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Copy of an Arch and Mouldings

  • Place of origin:

    England (Copy, made)
    York (Original, made)

  • Date:

    ca. 1858 (made)
    ca. 1250 (made)

  • Materials and Techniques:

    Painted plaster cast

  • Museum number:

    REPRO.1858-273

  • Gallery location:

    Cast Courts, The Ruddock Family Cast Court, Room 46A, case WW

The simple Gothic forms of 13th-century English architecture were especially admired by architects and antiquarians in the 1850s. To provide examples of the style, this Museum acquired casts of elements of architecture and sculpture from York Minster. The cast reproduces arrows on the surface of the original. Medieval masons made these marks to identify their work and to help them assemble the stones.

Physical description

Plaster cast of an arch and mouldings depicting an arch from the York Minster and reproducing arrows from the surface of the original which medieval masons made to identify thier work.

Place of Origin

England (Copy, made)
York (Original, made)

Date

ca. 1858 (made)
ca. 1250 (made)

Materials and Techniques

Painted plaster cast

Dimensions

Width: 88 cm base

Object history note

Cast of an arch and mouldings created in plaster in England about 1858 and acquired by the museum in 1858. The aquisition of casts from York Minster were collected by the museum in order to provide examples of the much admired simple Gothic forms of 13th century England. The cast is of the arch from York Minster which was sculpted by an unknown artist in York about 1250.

Historical context note

Making plaster copies is a centuries-old tradition that reached the height of its popularity during the 19th century. The V&A's casts are of large-scale architectural and sculptural works as well as small scale, jewelled book covers and ivory plaques, these last known as fictile ivories.

The Museum commissioned casts directly from makers and acquired others in exchange. Oronzio Lelli, of Florence was a key overseas supplier while, in London, Giovanni Franchi and Domenico Brucciani upheld a strong Italian tradition as highly-skilled mould-makers, or formatori.

Some casts are highly accurate depictions of original works, whilst others are more selective, replicating the outer surface of the original work, rather than its whole structure. Like a photograph, they record the moment the cast was taken: alterations, repairs and the wear and tear of age are all reproduced in the copies. The plasters can also be re-worked, so that their appearance differs slightly from the original from which they were taken.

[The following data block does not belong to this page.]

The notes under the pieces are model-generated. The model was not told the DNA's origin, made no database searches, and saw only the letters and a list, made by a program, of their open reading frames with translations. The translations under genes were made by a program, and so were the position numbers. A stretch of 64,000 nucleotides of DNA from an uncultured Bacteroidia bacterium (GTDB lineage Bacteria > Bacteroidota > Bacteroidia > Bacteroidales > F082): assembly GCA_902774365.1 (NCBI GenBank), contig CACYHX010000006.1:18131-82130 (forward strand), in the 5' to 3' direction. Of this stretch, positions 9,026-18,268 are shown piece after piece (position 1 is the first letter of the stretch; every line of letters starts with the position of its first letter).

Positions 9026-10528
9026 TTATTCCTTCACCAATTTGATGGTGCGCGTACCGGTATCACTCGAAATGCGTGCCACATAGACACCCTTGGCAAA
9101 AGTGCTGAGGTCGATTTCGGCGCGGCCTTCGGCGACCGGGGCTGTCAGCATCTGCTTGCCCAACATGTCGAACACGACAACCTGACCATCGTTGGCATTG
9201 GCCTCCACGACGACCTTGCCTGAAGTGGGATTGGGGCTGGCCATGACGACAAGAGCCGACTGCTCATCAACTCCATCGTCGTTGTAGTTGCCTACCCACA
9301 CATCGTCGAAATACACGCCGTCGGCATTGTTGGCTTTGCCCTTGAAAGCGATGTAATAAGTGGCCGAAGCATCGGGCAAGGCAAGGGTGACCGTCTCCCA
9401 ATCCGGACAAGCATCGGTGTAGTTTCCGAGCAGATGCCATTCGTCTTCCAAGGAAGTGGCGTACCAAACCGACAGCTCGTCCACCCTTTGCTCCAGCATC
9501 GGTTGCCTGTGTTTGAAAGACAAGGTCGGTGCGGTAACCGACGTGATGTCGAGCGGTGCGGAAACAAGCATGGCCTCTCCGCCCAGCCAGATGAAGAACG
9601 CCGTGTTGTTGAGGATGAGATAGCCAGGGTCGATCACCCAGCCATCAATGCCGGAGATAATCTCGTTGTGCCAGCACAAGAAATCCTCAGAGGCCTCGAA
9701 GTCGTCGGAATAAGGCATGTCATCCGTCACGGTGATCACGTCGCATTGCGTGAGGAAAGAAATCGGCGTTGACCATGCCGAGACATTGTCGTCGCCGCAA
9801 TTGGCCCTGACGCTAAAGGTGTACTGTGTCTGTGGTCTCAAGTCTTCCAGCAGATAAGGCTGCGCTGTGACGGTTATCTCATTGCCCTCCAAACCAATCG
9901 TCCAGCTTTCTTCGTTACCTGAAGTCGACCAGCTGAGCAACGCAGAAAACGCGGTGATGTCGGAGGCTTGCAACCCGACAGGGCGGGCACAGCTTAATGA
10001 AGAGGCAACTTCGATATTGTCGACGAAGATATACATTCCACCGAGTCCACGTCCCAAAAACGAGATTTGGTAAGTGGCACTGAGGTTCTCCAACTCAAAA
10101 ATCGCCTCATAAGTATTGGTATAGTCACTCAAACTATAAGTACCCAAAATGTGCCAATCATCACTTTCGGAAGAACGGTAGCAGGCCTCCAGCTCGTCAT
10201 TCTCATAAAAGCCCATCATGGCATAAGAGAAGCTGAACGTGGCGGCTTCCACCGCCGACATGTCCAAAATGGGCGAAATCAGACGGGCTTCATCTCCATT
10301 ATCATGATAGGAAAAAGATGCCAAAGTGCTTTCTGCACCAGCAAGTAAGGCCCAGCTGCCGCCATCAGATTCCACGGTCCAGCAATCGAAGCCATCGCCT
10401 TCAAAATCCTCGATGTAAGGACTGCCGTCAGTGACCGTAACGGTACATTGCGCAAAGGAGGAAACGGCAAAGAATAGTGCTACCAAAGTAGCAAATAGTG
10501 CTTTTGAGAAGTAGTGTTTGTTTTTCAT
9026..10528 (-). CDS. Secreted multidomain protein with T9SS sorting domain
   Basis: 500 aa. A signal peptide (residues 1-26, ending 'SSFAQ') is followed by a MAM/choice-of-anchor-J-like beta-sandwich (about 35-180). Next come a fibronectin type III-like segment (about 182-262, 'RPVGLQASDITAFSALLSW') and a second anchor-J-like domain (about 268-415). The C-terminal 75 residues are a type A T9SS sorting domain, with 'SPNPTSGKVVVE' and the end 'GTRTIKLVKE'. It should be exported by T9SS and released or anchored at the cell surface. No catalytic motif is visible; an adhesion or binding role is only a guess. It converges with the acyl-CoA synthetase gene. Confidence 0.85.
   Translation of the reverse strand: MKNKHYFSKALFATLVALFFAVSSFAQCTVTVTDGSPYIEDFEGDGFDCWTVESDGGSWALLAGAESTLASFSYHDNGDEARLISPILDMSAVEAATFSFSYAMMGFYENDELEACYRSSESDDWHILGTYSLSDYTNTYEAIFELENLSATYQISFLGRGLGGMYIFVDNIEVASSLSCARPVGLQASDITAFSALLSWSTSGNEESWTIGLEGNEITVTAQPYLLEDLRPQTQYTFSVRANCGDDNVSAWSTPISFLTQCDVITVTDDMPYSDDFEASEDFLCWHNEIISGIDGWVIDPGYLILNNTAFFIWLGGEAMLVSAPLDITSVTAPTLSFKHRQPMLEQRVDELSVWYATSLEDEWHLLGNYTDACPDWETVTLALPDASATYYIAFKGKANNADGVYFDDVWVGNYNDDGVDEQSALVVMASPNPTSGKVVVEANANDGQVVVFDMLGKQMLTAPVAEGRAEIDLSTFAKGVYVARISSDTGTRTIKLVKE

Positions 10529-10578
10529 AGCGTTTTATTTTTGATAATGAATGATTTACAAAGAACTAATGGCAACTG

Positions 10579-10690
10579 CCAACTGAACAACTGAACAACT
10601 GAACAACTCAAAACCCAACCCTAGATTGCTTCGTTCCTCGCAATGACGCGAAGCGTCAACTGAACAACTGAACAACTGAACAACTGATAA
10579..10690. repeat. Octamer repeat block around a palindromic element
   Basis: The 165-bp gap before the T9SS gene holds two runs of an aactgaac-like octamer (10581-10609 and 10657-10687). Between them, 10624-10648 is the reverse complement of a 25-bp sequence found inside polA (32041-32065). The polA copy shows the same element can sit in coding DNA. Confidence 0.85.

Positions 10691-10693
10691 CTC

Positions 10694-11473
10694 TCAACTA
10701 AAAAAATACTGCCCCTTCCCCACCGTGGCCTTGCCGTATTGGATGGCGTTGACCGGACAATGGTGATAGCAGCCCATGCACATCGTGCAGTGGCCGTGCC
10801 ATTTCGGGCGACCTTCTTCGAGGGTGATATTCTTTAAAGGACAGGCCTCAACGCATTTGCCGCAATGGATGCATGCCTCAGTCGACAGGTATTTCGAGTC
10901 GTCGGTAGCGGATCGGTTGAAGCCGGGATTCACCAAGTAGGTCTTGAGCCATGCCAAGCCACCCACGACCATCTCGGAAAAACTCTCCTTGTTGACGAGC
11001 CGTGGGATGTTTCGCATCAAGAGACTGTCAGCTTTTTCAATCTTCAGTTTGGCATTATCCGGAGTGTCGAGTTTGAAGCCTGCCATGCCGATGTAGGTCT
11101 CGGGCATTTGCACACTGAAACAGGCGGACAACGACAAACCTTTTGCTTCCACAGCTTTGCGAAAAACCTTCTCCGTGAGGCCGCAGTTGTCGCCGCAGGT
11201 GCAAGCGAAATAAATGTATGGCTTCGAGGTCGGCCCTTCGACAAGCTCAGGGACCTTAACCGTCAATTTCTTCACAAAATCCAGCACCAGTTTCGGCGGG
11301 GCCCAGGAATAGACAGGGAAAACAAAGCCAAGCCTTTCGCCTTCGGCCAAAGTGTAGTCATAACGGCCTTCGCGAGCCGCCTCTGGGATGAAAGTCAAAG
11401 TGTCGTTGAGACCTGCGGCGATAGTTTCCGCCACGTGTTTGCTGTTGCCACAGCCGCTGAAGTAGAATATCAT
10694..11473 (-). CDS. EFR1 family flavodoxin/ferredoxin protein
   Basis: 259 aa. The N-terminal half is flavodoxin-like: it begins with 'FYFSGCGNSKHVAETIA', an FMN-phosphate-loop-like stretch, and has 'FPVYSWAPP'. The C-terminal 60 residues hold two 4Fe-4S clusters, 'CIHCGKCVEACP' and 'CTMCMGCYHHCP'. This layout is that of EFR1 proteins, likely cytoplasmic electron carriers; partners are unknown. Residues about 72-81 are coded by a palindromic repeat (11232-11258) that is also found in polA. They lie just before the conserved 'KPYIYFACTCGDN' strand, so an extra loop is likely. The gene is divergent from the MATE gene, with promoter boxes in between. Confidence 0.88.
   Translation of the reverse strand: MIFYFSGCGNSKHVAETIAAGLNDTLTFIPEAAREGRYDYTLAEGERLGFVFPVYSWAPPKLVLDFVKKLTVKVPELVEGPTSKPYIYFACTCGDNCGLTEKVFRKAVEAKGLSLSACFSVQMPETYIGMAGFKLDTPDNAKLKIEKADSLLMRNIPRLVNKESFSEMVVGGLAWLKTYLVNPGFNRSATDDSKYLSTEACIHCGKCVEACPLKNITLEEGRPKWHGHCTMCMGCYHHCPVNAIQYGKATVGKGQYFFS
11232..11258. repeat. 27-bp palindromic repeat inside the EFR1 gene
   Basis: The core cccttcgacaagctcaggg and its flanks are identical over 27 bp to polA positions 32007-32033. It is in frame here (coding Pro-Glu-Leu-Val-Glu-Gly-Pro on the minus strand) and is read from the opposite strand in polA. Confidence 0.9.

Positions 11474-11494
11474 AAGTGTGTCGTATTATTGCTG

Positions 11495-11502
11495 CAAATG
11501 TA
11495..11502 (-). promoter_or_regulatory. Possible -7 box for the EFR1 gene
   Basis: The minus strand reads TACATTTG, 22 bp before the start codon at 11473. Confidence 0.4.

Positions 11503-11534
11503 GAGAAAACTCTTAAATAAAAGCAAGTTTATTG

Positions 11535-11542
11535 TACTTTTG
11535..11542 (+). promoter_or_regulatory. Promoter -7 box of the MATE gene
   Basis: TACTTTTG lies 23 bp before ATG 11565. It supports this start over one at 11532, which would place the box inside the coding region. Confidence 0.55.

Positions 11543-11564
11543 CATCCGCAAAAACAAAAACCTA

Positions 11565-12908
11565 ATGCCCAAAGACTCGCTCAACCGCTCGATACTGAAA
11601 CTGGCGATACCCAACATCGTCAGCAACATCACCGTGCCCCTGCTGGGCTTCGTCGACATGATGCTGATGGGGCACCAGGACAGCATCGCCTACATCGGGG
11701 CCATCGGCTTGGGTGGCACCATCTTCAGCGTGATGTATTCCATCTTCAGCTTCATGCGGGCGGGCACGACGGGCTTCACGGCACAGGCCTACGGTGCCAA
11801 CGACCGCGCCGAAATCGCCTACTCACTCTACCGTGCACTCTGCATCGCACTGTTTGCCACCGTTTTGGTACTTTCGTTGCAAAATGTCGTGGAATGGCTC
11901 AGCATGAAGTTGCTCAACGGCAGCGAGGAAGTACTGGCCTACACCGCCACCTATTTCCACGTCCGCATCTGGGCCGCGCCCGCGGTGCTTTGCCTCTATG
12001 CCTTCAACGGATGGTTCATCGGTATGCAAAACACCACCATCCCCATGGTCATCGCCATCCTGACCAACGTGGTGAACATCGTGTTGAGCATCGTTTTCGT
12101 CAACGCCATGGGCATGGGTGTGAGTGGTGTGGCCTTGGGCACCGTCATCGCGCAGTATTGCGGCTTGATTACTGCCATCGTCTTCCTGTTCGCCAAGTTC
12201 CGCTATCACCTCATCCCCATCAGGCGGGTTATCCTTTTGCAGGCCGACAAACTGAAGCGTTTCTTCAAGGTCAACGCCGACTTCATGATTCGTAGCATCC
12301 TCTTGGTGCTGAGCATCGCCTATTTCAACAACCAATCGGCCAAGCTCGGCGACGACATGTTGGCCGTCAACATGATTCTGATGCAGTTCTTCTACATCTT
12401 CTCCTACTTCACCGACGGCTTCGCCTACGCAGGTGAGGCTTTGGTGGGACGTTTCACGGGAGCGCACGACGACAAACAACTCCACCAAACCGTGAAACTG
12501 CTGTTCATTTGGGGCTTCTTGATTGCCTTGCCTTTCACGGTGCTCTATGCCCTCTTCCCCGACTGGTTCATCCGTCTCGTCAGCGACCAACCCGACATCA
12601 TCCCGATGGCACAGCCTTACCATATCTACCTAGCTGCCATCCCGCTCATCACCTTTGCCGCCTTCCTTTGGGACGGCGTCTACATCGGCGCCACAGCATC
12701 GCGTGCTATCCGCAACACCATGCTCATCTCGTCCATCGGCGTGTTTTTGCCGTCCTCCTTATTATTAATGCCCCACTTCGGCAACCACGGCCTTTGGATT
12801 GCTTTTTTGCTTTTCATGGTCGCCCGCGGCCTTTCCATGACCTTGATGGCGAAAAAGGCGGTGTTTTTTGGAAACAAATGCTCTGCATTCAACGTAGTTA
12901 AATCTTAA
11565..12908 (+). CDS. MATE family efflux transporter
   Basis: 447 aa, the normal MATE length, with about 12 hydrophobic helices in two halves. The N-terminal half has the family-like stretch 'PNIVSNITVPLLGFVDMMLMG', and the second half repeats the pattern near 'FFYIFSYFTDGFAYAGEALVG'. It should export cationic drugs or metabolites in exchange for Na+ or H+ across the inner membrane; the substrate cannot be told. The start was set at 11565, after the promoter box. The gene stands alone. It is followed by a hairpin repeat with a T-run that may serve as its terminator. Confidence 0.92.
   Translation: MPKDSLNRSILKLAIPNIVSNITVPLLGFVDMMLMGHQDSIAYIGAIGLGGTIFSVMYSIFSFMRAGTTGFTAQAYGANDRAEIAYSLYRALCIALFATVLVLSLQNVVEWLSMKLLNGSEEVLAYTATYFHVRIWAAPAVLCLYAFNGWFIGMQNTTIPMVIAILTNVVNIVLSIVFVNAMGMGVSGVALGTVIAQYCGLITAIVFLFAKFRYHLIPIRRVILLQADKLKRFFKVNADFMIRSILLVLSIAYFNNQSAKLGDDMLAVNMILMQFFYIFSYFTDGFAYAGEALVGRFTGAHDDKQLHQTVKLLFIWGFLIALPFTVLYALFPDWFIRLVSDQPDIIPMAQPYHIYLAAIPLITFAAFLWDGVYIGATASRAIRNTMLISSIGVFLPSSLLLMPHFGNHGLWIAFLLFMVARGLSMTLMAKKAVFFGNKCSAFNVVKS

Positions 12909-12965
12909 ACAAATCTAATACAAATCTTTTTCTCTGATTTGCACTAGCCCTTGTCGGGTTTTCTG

To make a plaster cast, a negative mould has to be taken of the original object. The initial mould could be made from one of several ways. A flexible mould could be made by mixing wax with gutta-percha, a rubbery latex product taken from tropical trees. These two substances formed a mould that had a slightly elastic quality, so that it could easily be removed from the original object. Moulds were also made from gelatine, plaster or clay, and could then be used to create a plaster mould to use for casting.
When mixed with water, plaster can be poured into a prepared mould, allowed to set, and can be removed to produce a finished solid form. The moulds are coated with a separating or paring agent to prevent the newly poured plaster sticking to them. The smooth liquid state and slight expansion while setting allowed the quick drying plaster to infill even the most intricate contours of a mould.
Flatter, smaller objects in low relief usually require only one mould to cast the object. For more complex objects, with a raised surface, the mould would have to be made from a number of sections, known as piece-moulds. These pieces are held together in the so-called mother-mould, in order to create a mould of the whole object. Once the object has been cast from this mother-mould, the piece-moulds can be easily removed one by one, to create a cast of the three-dimensional object.

Descriptive line

Plaster cast of an arch and mouldings from York Minster by an unknown caster in England about 1858. The original is by an unknown artist about 1250.

Labels and date

Cast of
Unknown artist
Arch and Mouldings
About 1250

The simple Gothic forms of 13th-century English architecture were especially admired by architects and antiquarians in the 1850s. To provide examples of the style, this Museum acquired casts of elements of architecture and sculpture from York Minster. The cast reproduces arrows on the surface of the original. Medieval masons made these marks to identify their work and to help them assemble the stones.

Cast
About 1858
Painted plaster
England
Museum no. Repro.1858-273

Original
Limestone
York, England
York Minster (north transept) [04/07/2018]

Materials

Plaster; Paint

Techniques

Casting; Painting

Subjects depicted

Arches; Niches

Categories

Ph_survey; Sculpture; Architecture; Christianity; Plaster Cast; Copies; Cast Courts

Production Type

Copy

Collection

Sculpture Collection

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